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Enforcing a Child Support Order in Colorado

As a Denver area family law attorney, almost every divorce (with children) or custody case I have handled includes the issue of child support. As indicated in prior blog posts, child support is the statutorily dictated amount that the court deems appropriate for one parent to pay the other for support of a child. Also, as indicated previously, child support law generally derives from statutory section C.R.S. 14-10-115.

While surfing the internet this evening, I came across an article involving a former NBA player with multiple kids who was grossly behind on his child support. After reading, I pondered whether the mothers of the children were aware of their options? Though the average person isn’t owed $100,000, his or her child support still matters.

Once orders are entered, the recipient of child support is left with the expectation, and hope, that he or she will get his or her child support. When formulating a child support agreement, it is important to make sure that specifics are included. This will include specifics as to when each payment is due (a specific due date) and how the support will be specifically paid. Child support will generally be paid through one of 3 mechanisms:

1. Paid directly to the recipient by the paying party; or 2. Paid through an income assignment (sometimes referred to as a garnishment or wage assignment); or 3. Paid to the Family Support Registry, whether directly or through an income assignment.

Again, specifics as to pay date(s) and mechanism are important for purposes of preventing confusion or argument down the road. No matter how much specificity is put into an order, unfortunately problems can arise down the road, meaning people don’t always pay. Fortunately, Colorado statute sets forth various remedies an attorney can pursue for collecting back child support:

1. Issuance of an income assignment, if one was not previously ordered, is one way to go. A blank objection form will need to be provided with it. This alone may not resolve the issue of back support owed, but if the payor is employed it will help ensure future payments. See 14-14-111.5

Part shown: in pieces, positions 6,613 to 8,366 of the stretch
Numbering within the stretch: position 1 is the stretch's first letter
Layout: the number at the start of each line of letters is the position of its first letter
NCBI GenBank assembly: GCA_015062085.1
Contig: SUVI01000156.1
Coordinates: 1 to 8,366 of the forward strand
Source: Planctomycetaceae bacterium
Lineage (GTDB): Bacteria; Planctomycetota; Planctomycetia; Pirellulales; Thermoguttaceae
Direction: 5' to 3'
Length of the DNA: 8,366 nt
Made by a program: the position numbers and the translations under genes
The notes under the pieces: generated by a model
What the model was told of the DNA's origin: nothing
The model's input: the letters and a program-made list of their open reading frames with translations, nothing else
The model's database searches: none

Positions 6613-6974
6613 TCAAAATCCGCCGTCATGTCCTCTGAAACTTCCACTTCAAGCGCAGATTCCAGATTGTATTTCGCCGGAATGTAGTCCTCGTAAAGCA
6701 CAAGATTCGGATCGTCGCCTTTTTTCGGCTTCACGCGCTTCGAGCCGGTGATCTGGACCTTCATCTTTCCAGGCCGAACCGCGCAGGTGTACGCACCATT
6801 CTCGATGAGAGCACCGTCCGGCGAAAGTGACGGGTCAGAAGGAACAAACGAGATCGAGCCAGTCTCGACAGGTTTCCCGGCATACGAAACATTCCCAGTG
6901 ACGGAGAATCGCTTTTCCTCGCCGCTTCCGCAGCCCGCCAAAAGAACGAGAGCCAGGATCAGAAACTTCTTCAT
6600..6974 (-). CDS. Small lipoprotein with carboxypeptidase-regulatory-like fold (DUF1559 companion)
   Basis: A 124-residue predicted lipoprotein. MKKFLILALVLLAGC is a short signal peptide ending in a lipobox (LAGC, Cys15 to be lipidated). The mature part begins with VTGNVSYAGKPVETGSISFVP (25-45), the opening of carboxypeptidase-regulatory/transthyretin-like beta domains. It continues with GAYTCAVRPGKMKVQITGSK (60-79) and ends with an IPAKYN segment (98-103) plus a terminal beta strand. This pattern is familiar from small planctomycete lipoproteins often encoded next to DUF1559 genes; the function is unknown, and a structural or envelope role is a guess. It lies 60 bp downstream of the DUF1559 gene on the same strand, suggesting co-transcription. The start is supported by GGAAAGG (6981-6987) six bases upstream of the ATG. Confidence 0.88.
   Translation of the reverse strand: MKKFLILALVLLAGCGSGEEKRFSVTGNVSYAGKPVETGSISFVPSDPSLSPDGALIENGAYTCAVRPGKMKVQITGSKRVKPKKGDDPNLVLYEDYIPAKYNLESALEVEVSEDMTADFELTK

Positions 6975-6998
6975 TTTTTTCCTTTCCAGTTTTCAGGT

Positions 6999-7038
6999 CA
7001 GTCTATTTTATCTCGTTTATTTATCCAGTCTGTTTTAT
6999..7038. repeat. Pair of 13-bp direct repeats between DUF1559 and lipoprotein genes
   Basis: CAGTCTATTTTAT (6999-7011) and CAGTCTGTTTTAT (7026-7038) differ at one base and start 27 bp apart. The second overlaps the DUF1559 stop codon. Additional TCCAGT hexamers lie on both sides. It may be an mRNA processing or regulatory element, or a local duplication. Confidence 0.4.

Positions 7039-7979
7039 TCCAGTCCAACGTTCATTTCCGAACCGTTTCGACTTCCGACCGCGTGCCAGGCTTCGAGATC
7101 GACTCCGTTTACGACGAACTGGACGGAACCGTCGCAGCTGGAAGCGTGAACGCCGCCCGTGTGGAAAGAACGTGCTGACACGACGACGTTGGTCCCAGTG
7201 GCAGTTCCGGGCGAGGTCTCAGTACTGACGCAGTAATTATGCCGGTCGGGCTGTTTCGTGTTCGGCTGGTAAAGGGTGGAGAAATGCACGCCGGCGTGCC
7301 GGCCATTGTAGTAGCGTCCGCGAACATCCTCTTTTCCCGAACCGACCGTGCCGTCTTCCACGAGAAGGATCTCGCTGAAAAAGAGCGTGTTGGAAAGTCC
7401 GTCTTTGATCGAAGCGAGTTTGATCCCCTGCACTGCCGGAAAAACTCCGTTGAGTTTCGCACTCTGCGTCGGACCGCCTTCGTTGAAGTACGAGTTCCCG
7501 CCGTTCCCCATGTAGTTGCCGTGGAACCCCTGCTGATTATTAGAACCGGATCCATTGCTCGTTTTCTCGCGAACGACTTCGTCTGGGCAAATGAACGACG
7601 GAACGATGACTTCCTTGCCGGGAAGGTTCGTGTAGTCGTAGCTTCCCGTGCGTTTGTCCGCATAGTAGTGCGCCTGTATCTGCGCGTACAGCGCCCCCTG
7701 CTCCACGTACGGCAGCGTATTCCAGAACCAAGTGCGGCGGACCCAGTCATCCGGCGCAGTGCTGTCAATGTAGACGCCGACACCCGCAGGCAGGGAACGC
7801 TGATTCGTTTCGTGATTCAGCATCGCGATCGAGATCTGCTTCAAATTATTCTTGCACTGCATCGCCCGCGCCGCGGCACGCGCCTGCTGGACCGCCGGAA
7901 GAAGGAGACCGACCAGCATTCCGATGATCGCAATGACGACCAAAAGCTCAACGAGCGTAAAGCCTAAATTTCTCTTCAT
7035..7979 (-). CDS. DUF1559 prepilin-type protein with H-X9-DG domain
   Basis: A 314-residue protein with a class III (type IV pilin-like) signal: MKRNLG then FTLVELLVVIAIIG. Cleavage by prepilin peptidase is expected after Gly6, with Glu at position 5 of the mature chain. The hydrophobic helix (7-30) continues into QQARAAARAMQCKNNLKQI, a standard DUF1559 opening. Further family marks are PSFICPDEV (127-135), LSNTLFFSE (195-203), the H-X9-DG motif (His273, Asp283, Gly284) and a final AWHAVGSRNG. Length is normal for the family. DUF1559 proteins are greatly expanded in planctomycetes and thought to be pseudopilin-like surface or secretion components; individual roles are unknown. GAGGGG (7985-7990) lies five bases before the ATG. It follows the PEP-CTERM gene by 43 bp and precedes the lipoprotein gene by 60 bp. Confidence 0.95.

2. The filing of a verified entry of support judgment and affidavit of arrears is another remedy. Each child support payment not paid becomes a judgment, as a matter of law. No motion needs to be filed. Just filing the proper papers leads to enforceable judgment. Interest accrues on each unpaid payment at the rate of 12% per year, compounded monthly. Once judgement enters, a support garnishment (different from an income assignment) can be filed against the payor’s wages to collect additional funds beyond the current child support amount. The judgment can also be used to lien property or seize funds in certain assets such as bank accounts. See 14-14-105
3. Collection of child support arrears can also be sought through contempt of court proceedings. With the contempt, the delinquent payor can be subject to a fine or jail, as well as remedial orders regarding the back support and, potentially attorney fees. See C.R.C.P. Rule 107.

4. If the obligor is not paying his or her child support and lives out of state, one can also get the child support aspects of a Colorado case transferred to the state in which he or she resides for enforcement purposes. Sometimes this becomes necessary, as it may be difficult to get at someone in a wholly different jurisdiction. See C.R.S. Title 15, Article 5
5. One can also seek the assistance of the county Child Support Enforcement Unit (CSEU) in the county in which you reside. The CSEU can take any of the steps stated above, though they may require a person to give up some discretion in terms of setting repayment terms. The CSEU is generally free, absent a nominal initial fee in some counties. Their reach is vast. They can take professional and driver’s licenses, seize income tax refunds, and track down delinquent payors through department of labor records. An attorney can remain on for further assistance, even if the Child Support Enforcement Unit is involved.

The Plog & Stein lawyers handle all aspects of child support, from getting it established to helping you collect that which is owed to you. Child support is for the children. Kids need both love and financial support. Though the law can’t order love, it can provide ways to collect your back child support.

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Stephen Plog, co-founder of Plog & Stein, P.C. in 1999, is a dedicated family law attorney with almost two decades of expertise in Denver. Focused exclusively on family law since 2001, he excels in both intricate legal writing and courtroom litigation, having navigated cases in all Denver metropolitan area District Courts. Steve’s comprehensive background, including a Bachelor’s Degree in Psychology and a law degree from Quinnipiac University School of Law, underscores his commitment to providing insightful and personalized representation in family law matters.